Alternatively, you can also base the loss on how much it takes to repair the property. Drywall replacement is a good example: Your loss is what it costs to replace all of the drywall in your flooded home, plus other necessary repairs. Just don’t upgrade while you’re at it and then try to claim that expense as a loss.

Oh, and there is one hitch: You can’t claim more than what you originally paid for the property, plus improvements. So if you bought your house for $300,000 in 1990, and then added an addition that cost you $75,000, you can’t claim more than $375,000 in loss if your house was destroyed. And that’s even if it had a market value of $500,000 in 2011. The I.R.S. wants you to start with the number that’s smaller either adjusted basis ($375,000, in this example) or fair market value.

How to Calculate What You Can Deduct

We just covered how to determine the value of your loss, but it’s not the same as what you can deduct. To figure this out, multiply your AGI by 10%, and then subtract that figure and $100 from the amount of damage that’s not reimbursed.

Let’s say your home sustained $20,000 in hurricane damage, but you were only reimbursed $10,000 by your insurance company:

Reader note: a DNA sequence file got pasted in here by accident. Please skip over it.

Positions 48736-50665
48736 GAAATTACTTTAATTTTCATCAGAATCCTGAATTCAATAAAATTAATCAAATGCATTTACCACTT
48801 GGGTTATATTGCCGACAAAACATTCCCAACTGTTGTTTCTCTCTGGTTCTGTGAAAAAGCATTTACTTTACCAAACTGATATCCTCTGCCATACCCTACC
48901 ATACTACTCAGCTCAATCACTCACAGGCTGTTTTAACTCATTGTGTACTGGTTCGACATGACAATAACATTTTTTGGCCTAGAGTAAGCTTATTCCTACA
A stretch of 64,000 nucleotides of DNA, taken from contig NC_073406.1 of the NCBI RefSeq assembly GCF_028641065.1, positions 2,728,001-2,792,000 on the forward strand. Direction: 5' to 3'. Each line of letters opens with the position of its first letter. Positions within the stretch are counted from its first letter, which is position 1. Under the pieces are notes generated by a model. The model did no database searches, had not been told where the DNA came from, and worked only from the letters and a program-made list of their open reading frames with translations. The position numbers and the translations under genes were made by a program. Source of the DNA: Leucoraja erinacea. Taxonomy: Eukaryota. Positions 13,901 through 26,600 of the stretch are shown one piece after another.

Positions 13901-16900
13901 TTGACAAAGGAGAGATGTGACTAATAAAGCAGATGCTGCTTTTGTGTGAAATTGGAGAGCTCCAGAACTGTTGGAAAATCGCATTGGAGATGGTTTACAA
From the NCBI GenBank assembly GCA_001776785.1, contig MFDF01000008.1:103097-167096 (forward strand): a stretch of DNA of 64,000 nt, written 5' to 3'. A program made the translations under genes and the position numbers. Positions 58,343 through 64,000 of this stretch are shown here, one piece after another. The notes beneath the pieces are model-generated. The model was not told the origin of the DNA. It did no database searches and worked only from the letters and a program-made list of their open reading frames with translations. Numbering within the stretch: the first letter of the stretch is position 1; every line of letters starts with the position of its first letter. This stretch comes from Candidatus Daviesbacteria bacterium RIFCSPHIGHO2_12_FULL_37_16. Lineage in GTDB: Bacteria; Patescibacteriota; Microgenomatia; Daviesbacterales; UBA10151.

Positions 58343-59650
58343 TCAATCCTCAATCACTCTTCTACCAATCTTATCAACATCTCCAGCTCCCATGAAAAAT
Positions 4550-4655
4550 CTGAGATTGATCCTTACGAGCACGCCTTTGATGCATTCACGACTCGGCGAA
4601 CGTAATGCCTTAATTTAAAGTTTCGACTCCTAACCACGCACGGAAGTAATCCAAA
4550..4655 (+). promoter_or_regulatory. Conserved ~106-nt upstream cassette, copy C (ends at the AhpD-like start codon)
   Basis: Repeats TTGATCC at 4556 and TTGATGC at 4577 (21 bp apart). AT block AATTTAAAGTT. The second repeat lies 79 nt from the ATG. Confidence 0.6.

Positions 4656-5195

$20,000-$10,000 = $10,000 in unreimbursed damage

Your AGI is $75,000, so $70,000 x 10% = $7,500

$10,000 $7,600 = $2,400 in deductible damage

You’ll make this calculation on Form 4684. From there, the amount is carried to Schedule A of Form 1040, where itemized deductions are listed.

However, after some previous devastating hurricanes, Congress removed the requirement that a casualty loss be reduced by 10% of your AGI, and there’s a chance that they could do so again in light of Hurricane Sandy. So this is yet another reason to request an extension to see if that happens. In fact, the I.R.S. announced on February 1 that it is extending tax relief by postponing various penalties and payment deadlines that occurred starting in late October, such as fourth-quarter individual estimated taxes, which are normally due January 15. Those affected by the storm can get more details here.

Should You File an Amended Return?